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Detection of Chlorinated Hydrocarbons in Aqueous Surfactant Solutions by Near-IR Raman Spectroscopy

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Near-IR Raman spectroscopy is used to detect chlorinated hydrocarbons under surfactant-enhanced solubilization conditions. The Raman bands of tetrachloroethylene (PCE) and 1,2-dichlorobenzene (DCB) in micelle solutions could be observed in the presence of humic acid when a 784-nm diode laser was used. With 532- or 632.8-nm excitation, humic acid fluorescence obscured the Raman signals. For quantification, the integrated area of the carbon-chlorine stretch mode (PCE) or the phenyl ring-breathing mode (DCB) was used. Test results for samples with unknown concentrations based on linear calibration curves were in agreement with results from an accepted gas chromatography method. Detection limits were calculated to be 240 ppm for tetrachloroethylene and 500 ppm for 1,2-dichlorobenzene. Our study has shown the feasibility of this technique for field applications.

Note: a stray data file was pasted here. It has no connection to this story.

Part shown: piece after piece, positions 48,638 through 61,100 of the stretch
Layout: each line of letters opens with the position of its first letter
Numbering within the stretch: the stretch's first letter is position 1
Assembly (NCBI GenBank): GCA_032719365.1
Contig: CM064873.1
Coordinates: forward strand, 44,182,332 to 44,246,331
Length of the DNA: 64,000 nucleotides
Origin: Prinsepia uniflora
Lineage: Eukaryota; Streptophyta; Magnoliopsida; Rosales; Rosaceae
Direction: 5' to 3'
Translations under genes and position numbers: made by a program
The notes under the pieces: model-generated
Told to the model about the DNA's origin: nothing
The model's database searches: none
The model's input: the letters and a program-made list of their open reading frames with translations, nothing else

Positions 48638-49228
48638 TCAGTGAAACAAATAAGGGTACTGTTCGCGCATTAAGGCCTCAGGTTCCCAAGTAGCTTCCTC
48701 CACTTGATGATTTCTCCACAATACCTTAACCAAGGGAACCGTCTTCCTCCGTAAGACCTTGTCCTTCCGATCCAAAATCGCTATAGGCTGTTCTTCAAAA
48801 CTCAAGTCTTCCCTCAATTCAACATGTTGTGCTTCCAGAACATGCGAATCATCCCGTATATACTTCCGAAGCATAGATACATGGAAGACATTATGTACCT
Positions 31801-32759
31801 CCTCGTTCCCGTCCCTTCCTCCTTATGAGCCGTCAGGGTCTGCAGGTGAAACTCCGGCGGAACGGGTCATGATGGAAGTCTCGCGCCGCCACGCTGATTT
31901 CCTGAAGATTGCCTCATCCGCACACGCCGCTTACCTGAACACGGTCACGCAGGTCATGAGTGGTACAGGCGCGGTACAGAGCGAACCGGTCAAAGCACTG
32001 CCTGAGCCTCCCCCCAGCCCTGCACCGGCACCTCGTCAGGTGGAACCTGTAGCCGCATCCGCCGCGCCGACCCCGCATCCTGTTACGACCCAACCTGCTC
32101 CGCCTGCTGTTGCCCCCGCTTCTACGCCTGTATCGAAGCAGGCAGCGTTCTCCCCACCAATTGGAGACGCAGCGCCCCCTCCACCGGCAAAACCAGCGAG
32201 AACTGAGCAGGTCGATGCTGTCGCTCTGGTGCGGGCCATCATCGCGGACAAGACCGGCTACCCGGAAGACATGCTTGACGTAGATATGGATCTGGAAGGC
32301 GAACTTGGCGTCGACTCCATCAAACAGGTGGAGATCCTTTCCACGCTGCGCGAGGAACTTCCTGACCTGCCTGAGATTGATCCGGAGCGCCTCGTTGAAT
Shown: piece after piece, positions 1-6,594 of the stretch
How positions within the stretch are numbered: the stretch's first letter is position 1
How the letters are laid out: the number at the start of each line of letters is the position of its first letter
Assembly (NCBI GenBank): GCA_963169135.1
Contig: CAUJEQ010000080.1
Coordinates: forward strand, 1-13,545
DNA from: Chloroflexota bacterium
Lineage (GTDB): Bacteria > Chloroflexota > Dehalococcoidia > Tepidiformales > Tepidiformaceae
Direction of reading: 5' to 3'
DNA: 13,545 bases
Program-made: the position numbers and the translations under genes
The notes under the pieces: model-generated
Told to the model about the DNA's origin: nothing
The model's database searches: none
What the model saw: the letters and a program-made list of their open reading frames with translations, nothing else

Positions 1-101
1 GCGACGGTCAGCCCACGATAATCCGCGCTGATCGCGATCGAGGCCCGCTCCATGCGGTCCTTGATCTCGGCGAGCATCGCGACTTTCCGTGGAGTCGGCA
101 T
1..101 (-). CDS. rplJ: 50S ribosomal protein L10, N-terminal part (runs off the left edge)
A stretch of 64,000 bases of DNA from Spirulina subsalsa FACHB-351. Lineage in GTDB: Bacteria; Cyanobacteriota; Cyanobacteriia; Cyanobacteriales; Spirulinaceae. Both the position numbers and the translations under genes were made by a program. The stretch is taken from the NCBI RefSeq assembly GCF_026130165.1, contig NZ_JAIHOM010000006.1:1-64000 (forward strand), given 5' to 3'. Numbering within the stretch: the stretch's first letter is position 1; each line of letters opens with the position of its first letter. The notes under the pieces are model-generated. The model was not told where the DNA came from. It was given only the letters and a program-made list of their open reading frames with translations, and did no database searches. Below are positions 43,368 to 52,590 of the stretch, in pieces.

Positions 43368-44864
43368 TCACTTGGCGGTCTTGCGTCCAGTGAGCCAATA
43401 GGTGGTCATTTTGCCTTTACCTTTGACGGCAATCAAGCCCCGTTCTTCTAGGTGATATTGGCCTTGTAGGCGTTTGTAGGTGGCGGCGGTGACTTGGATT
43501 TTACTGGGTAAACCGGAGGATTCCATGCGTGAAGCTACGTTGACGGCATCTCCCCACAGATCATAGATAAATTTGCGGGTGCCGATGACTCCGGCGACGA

Keywords: Chlorinated hydrocarbons; Diode laser; Environmental analysis; Raman spectroscopy; Surfactant solutions

Document Type: Research Article


Affiliations: 1: Department of Chemistry, University of Michigan, Ann Arbor, Michigan 48109-1055 2: Department of Civil and Environmental Engineering, University of Michigan, Ann Arbor, Michigan 48109-1055

Publication date: August 1, 1995

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